The Power of Pro Bono for Law Students
This week, we are excited to welcome the University of Baltimore School of Law onto Paladin’s platform! UB Law has a tradition of public interest and giving back, and each summer supports internships for students to contribute to their community. But pro bono not only helps clients in need; it is also a powerful tool for students to grow. Here are five benefits of pro bono for law students:
1. Build skills
Studying law and practicing it are two different things, and pro bono work gives students a great opportunity to get hands-on experience. Oftentimes, volunteer cases will be the first time students work directly with clients, prepare for court, or draft real legal documents. By developing and practicing new skills in a real-world setting, students can build their experience and gain confidence.
2. Gain exposure to new areas
Some students start law school with an idea of what type of law they want to practice, but most are unsure. Working on pro bono cases in different legal areas can give you a flavor of the typical day-to-day for a certain type of case or expertise, helping you narrow down practice area options.
3. Fulfill a professional responsibility (or in NY, a requirement!)
New York State is the only state that requires students complete 50 hours of pro bono to be admitted to the bar, but the American Bar Association recommends that attorneys aspire to 50 hours per year as part of a lawyer’s professional responsibility (check out ABA Model Rule 6.1). Pro bono is a great way to get ahead of the curve and cultivate a record of pro bono before joining the professional world.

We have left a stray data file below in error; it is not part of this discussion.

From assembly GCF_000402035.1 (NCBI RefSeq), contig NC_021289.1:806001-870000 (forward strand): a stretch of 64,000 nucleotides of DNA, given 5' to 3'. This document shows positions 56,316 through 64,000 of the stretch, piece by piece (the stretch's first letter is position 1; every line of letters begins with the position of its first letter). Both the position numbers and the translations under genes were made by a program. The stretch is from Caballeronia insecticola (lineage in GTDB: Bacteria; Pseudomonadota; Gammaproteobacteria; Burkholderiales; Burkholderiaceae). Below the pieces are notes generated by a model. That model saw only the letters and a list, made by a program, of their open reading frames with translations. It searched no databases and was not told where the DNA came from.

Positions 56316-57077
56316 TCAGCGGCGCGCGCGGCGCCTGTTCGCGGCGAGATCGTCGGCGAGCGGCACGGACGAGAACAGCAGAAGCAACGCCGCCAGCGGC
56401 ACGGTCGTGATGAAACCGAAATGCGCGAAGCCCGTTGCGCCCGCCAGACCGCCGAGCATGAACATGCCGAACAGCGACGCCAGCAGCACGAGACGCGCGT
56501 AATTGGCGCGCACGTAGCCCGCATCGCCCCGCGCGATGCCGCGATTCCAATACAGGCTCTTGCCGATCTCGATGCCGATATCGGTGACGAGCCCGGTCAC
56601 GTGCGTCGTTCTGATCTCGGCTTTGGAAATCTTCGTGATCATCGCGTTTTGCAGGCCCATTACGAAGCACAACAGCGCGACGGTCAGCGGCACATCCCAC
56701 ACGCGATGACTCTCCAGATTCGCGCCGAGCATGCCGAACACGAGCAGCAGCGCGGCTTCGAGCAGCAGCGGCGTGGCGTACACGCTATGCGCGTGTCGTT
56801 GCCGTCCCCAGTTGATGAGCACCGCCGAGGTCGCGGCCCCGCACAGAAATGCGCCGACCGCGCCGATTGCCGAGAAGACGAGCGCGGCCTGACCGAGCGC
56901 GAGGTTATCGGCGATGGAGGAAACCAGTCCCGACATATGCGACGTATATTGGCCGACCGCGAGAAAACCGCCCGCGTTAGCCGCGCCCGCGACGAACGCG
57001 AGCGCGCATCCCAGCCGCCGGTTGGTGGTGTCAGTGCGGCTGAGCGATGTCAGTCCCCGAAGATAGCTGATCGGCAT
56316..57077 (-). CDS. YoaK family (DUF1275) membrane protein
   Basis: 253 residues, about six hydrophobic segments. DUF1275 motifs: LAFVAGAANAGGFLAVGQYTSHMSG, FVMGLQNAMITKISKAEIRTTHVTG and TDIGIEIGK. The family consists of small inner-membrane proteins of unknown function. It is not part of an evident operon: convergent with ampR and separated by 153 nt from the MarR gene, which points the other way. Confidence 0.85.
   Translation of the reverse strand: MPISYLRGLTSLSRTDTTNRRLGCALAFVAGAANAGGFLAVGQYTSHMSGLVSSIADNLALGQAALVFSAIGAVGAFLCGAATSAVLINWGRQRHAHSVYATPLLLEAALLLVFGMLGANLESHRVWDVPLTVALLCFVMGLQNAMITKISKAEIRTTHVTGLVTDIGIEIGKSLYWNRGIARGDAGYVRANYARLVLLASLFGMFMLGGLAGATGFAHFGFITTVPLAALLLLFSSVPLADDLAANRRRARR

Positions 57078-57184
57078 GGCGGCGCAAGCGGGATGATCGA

4. Expand your network
Since law students need supervision while working on cases, doing pro bono is a natural way to meet experienced attorneys, expand your network, and develop relationships with local firms and organizations. Those relationships can be valuable in landing internships, getting recommendations, or finding a job.
5. Make a difference
Lawyers and law students are in a unique position to use their skills to change others’ lives. Last summer, UB students helped expunge criminal records, contribute to policy research, and assist on domestic violence cases, to name a few, making a tangible impact in their communities!
Law students, what’s been your experience with pro bono? Want to step it up? Join Paladin to learn about opportunities near you, and reach out to me at firstname.lastname@example.org with any ideas!